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Another chain moves in, bringing a brighter future

Another chain moves in, bringing a brighter future


Ariel Pastore-Sebring | Staff Writer



Ariel Pastore-Sebring
/ Staff Writer

January 19, 2017

Even before Piada Italian Street Food’s official opening, students had already begun referring to the restaurant as “the Italian Chipotle.”

When I first heard the phrase, I thought, “Great, another homogenous chain eats up any authenticity left on Forbes Avenue.” But after snooping around on the internet, speaking with the head chef, manager and Pitt grad Mike Lawrence and finally tasting the Piadas, cannolis and soups, seems that Piada is setting a new standard for other chains to live up to.

Lawrence calls Piada “new-aged” Italian food that is quick and made from authentic ingredients. The restaurant serves soups, salads, pastas, meatballs and most importantly, Piadas.

Piada’s menu is diverse, the food is fresh and the restaurant even boasts an actual chef — something that purely build-it-yourself restaurants such as Hello Bistro and Chipotle can’t claim. Still, Piada is a chain, just like the majority of the eateries that already stand on the primary campus streets.

The shorthand of “Italian Chipotle” seems to be sticking. But be careful what you say, because the staff does not encourage the comparison of a Piada to a burrito, even though the two dishes look strikingly similar.

“What differentiates us from [Chipotle] is that we are a chef-driven concept. Our menu is a lot more diverse, we do have more menu items and a lot of time goes into prep. We have a seasonal menu, too, so it’s constantly changing,” Lawrence said.

Piada’s opening may mark a turning point for Oakland cuisine without sacrificing price, time or flavor.   

The restaurant sits on the corner of Meyran and Forbes avenues, in very close proximity to Chipotle and Hello Bistro, two restaurants that Piada will likely compete with. The Oakland location is Pittsburgh’s flagship store and the Columbus-based company’s 33rd store.

Pittsburgh claimed national acclaim in 2015 when it was named the Top Food City in the United States by Zagat. A New York Times article shortly after also noted the influx of interesting culinary cuisine in the area.

Oakland used to be part of this foodie landscape — host of independent coffeehouses such as Kiva Han once scattered its streets. But the neighborhood has largely abandoned its roots over the past 20 years, particularly along Forbes. The street, which used to be lined with quaint family-owned businesses, restaurants and coffee shops, is now filled with easily recognizable chain storefronts.

Lorraine Denman — who went to Pitt for both undergraduate and graduate school — has watched the transformation of Forbes take over some of her favorite places.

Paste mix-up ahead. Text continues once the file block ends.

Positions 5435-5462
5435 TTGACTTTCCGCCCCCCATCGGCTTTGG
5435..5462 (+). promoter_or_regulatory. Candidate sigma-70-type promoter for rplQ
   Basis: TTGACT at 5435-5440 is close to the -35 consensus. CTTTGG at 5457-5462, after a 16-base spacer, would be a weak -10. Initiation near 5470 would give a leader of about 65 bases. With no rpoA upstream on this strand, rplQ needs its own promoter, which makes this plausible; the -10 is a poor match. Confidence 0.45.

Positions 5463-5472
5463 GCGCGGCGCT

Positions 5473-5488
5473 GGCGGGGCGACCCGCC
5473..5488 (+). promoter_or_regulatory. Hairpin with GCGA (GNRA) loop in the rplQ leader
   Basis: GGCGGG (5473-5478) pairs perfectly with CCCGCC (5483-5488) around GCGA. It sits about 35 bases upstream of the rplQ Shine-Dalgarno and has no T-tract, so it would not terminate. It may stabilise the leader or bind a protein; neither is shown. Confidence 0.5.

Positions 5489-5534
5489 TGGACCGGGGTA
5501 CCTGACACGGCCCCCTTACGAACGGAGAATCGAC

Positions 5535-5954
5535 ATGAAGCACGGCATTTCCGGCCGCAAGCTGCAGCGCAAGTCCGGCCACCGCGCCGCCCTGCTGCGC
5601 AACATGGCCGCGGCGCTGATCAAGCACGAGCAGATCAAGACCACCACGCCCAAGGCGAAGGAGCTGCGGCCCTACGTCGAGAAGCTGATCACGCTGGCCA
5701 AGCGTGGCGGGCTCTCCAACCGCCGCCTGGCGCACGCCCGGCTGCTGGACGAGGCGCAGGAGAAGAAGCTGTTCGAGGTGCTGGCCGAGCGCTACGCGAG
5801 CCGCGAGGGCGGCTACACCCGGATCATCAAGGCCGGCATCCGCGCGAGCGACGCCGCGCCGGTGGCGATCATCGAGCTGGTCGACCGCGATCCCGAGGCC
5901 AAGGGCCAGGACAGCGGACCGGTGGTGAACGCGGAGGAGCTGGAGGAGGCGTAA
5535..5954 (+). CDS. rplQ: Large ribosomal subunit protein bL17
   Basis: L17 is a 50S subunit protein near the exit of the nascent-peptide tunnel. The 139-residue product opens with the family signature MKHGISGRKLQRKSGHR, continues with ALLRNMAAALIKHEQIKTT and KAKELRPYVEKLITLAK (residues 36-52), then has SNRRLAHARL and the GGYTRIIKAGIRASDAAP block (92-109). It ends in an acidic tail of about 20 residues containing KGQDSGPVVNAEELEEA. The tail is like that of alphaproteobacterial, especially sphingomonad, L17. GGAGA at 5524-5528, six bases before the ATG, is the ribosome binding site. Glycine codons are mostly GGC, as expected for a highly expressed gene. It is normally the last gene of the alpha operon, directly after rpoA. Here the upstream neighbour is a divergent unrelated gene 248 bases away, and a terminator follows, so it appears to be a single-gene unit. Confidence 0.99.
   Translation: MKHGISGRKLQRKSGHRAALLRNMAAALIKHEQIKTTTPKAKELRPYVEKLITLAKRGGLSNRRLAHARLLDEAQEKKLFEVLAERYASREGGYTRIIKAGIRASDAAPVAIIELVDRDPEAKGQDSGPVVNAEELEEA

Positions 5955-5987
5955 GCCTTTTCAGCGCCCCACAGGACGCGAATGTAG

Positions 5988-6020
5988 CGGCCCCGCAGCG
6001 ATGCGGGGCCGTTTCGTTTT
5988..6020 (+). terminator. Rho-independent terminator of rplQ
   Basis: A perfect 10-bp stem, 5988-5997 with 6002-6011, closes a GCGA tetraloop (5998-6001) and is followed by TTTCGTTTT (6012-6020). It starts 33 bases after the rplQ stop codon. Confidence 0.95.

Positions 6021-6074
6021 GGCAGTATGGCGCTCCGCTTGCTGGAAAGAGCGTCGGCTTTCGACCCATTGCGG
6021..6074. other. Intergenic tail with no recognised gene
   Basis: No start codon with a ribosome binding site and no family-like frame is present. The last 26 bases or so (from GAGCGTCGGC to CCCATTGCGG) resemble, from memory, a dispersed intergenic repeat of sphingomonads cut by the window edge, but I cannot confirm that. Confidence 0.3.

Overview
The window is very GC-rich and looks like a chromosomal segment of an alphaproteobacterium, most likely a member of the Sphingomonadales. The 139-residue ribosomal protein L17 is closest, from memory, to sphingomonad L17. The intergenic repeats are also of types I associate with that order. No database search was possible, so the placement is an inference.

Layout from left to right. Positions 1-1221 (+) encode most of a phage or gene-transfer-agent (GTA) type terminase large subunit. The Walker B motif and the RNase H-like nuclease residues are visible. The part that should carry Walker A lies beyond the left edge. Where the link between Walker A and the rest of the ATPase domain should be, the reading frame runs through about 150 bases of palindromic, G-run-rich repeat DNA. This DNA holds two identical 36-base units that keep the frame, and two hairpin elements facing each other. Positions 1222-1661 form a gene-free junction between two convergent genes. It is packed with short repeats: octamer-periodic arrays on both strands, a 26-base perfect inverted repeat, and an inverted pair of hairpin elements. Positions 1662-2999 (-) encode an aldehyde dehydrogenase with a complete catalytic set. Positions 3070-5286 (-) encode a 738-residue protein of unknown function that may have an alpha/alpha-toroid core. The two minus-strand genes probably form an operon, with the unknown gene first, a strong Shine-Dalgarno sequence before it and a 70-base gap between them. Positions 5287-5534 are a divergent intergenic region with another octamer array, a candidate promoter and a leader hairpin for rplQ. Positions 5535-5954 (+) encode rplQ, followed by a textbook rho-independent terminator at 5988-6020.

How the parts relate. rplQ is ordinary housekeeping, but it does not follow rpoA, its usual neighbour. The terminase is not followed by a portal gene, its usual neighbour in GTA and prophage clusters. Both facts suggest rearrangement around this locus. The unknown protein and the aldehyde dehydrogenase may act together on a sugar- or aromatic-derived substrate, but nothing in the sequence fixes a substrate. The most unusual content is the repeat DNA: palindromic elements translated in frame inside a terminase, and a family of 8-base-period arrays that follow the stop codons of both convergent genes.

Denman, who teaches Italian language, literature and culture courses at Pitt, recalls a time when the campus streets held independent gems such as a coffeehouse called The Beehive and an Italian espresso and coffee shop called Cafe Zio.

The Beehive resided in the castle-like building that now houses a T-Mobile. It was a coffeehouse and theater for film and live performances downstairs and a bar upstairs that was popular with graduate students.

Cafe Zio was just around the corner on South Bouquet Street, and it served up classic Italian coffee, complete with signs in Italian and even baristas that spoke Italian.

“[Cafe Zio] was our home away from home. Oakland was a large Italian community for many decades,” Denman says. “I’m disappointed. The development of chains — as much as they try to offer options — they take away from the original places.”

Oakland residents have long since said arrivederci to the days when they could utter a “buongiorno” or “ciao” walking out the door with a foamy cappuccino in hand. The Digital Plaza now sits where Cafe Zio once was — no one seems exactly sure what its purpose is, though the pigeons have found it inviting.

Caribou Coffee and Peet’s Coffee have both tried to settle in where Kiva Han once was, but now the building — near the intersection of Forbes and Atwood — is empty. Pitt has announced that, you guessed it, a build-your-own chain called Lotsa Stone Fired Pizza will move in.

Forbes now glitters with uniform signs and ads that can be found in any city, especially in any college town. Surely if you only ate in Oakland you would be disappointed with the lack of variety, though you might be wooed by the availability of quick eats. But this neighborhood isn’t representative of Pittsburgh as a whole.

Though many popular restaurants like Richard Deshantz’s Meat & Potatoes and Trevett Hooper’s Legume are too expensive for most college students, there are also restaurants such as Gaucho Parrilla Argentina in the Strip District and Noodlehead in Squirrel Hill that provide a casual atmosphere, with inspired food at a reasonable price point.

Modern, youthful and admittedly bougie restaurants have infiltrated Pittsburgh’s foodscape — where we once delighted in the idea of fries on a salad, we now ask for farm raised beef and fries made with truffle oil. Oakland, however, has fallen behind the trend and students are clearly hungry for something new.

Even after an entire weekend filled with VIP opening events, the line for Piada on its grand opening day snaked through the restaurant’s large space. The restaurant is elevating food standards near campus and urging Oakland to take small steps back toward Pittsburgh’s burgeoning culinary scene.

Though it can’t replace local restaurants and old staples such as Cafe Zio, Piada seems to meld both worlds — merging the hip foodie trends of modern dining with quick, build-it-yourself service.

Sure, Piada is a chain, but give it a chance, like I did, if only to see what the chef has to say.  

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